HOME  |  NEWS  |  BLOGS  |  MESSAGES  |  FEATURES  |  VIDEOS  |  WEBINARS  |  INDUSTRIES  |  FOCUS ON FUNDAMENTALS
REGISTER   |   LOGIN   |   HELP
<<  <  Page 2/3  >  >>
Pubudu
User Rank
Platinum
Re: Cool robot
Pubudu   7/25/2013 12:50:04 PM
NO RATINGS
Very true mrdon, this will be very useful innovation,

When the foundation is done it will be very easy to add existing technology to it. 

Pubudu
User Rank
Platinum
Re: Cool robot
Pubudu   7/25/2013 12:35:30 PM
NO RATINGS
Thanks Ann for sharing, it's really interesting.

Love to see a video can you please share a link if there is any. 

Ann R. Thryft
User Rank
Blogger
Re: Cool robot
Ann R. Thryft   7/24/2013 12:05:52 PM
NO RATINGS
Biomimicry has been around for some time in robot design. Boston Dynamics was one of the early pioneers by studying not only how land animals looked, but mimicking how they move, as well. They also developed a robot cheetah before MIT did: https://www.youtube.com/watch?v=chPanW0QWhA

Ann R. Thryft
User Rank
Blogger
Re: Cool robot
Ann R. Thryft   7/24/2013 12:00:17 PM
NO RATINGS
Thanks, mrdon. Good point about cameras.

mrdon
User Rank
Gold
Re: Cool robot
mrdon   7/23/2013 1:31:17 PM
NO RATINGS
Rob, The intended product use of the designer and how the end user applies it to their application is what makes Disruptive Technology so fascinating. You never known how the customer will use your product. The field of robotics is an area of technology that is quite receptive to disruption.

mrdon
User Rank
Gold
Re: Cool robot
mrdon   7/23/2013 1:19:16 PM
NO RATINGS
Charles, Thanks for the MIT Robotic Cheetah information from the Osgood files. Here's additional from the MIT website on their robotic cheetah research.

 

http://biomimetics.mit.edu:8100/wordpress/videos/

William K.
User Rank
Platinum
Re: Cool robot
William K.   7/22/2013 9:55:49 PM
NO RATINGS
OK, now it has a reasonable name: Bio MImimicry, which explans it all in the name. Very good. It will be quite interesting to see what uses come up for this technology.

And it is an interesting engineering direction, since good engineering proactice is to start with something that works if you can make it fit your application. So just copy the animals that most closely follow the motions that you are looking for.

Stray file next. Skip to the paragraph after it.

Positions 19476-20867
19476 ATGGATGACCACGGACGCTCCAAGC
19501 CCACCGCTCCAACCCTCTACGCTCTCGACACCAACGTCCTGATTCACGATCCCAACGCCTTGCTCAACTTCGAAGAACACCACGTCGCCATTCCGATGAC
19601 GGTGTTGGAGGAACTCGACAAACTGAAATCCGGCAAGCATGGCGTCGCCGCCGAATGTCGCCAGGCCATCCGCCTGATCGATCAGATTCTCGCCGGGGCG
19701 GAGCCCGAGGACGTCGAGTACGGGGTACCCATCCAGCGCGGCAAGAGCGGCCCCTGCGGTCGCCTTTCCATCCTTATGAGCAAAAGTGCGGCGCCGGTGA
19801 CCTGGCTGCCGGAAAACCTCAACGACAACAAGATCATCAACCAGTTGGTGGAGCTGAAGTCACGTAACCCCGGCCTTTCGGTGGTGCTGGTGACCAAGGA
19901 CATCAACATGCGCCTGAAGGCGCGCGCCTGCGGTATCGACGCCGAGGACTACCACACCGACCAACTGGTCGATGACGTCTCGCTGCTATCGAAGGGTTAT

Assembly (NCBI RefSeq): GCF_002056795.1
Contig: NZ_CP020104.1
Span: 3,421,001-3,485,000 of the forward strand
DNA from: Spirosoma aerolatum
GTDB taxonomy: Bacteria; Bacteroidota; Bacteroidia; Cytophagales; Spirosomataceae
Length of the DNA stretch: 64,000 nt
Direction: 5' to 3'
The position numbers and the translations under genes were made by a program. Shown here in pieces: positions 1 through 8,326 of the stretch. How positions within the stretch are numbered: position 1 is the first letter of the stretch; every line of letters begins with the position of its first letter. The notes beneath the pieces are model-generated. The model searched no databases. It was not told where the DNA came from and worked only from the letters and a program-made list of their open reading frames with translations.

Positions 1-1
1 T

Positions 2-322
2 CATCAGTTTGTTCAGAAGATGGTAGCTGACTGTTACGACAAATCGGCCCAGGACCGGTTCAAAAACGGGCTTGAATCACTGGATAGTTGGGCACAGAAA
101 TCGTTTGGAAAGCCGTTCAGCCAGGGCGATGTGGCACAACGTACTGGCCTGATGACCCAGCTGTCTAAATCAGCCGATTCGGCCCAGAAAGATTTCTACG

Now, how can they produce that octopus with 3D printing?

Charles Murray
User Rank
Blogger
Re: Cool robot
Charles Murray   7/22/2013 6:49:13 PM
NO RATINGS
I agree, MrDon. Biomimicry is gaining momentum. I heard this morning that MIT researchers are building a robotic cheetah. (See story #3 from today's "Osgood File" on CBS radio. Link below.)

http://osgoodfile.com/

Rob Spiegel
User Rank
Blogger
Re: Cool robot
Rob Spiegel   7/22/2013 4:33:12 PM
NO RATINGS
MrDon, I hadn't thought of it as a disruptive technology, but you're right. It does turn the automotive spot welding robot on its head.

Ann R. Thryft
User Rank
Blogger
Re: Cool robot
Ann R. Thryft   7/22/2013 12:58:48 PM
NO RATINGS
Thanks, Chuck. Festo's robot jellyfish is definitely not a soft robot, since most of its structure is hard, not soft:

http://www.designnews.com/author.asp?section_id=1386&doc_id=246206&image_number=2

There are two other robotic jellyfish we've written about: one from Virginia Tech that incorporates soft materials, although with a hard structure http://www.designnews.com/author.asp?section_id=1386&doc_id=262067 and one from Harvard/Caltech that incorporates engineered tissue and silicone, which is a soft robot:

http://www.designnews.com/author.asp?section_id=1386&doc_id=250357

<<  <  Page 2/3  >  >>


Partner Zone
Latest Analysis
Samsung's fitness-oriented smart watch features a curved super AMOLED touchscreen display.
Stratasys is buying assets of a key player in materials testing and R&D for its FDM filament printers, and there's a new polypropylene material for the PolyJet series of 3D printers.
Cybathlon is an Olympic-style competition for those with bionic prosthetics.
Unlike industrial robots, which suffered a slight overall slump in 2012, service robots continue to be increasingly in demand. The majority are used for defense, such as unmanned aerial vehicles (UAVs); and agriculture, such as milking robots.
Eric Chesak created a sensor that can detect clouds, and it can also measure different sources of radiation.
More:Blogs|News
Design News Webinar Series
3/27/2014 11:00 a.m. California / 2:00 p.m. New York / 7:00 p.m. London
2/27/2014 11:00 a.m. California / 2:00 p.m. New York / 7:00 p.m. London
12/18/2013 Available On Demand
11/20/2013 Available On Demand
Quick Poll
The Continuing Education Center offers engineers an entirely new way to get the education they need to formulate next-generation solutions.
Apr 21 - 25, Creating & Testing Your First RTOS Application Using MQX
SEMESTERS: 1  |  2  |  3  |  4  |  5


Focus on Fundamentals consists of 45-minute on-line classes that cover a host of technologies. You learn without leaving the comfort of your desk. All classes are taught by subject-matter experts and all are archived. So if you can't attend live, attend at your convenience.
Next Class: April 29 - Day 1
Sponsored by maxon precision motors
Learn More   |   Login   |   Archived Classes
Twitter Feed
Design News Twitter Feed
Like Us on Facebook

Sponsored Content

Technology Marketplace

Datasheets.com Parts Search

185 million searchable parts
(please enter a part number or hit search to begin)
Copyright © 2014 UBM Canon, A UBM company, All rights reserved. Privacy Policy | Terms of Service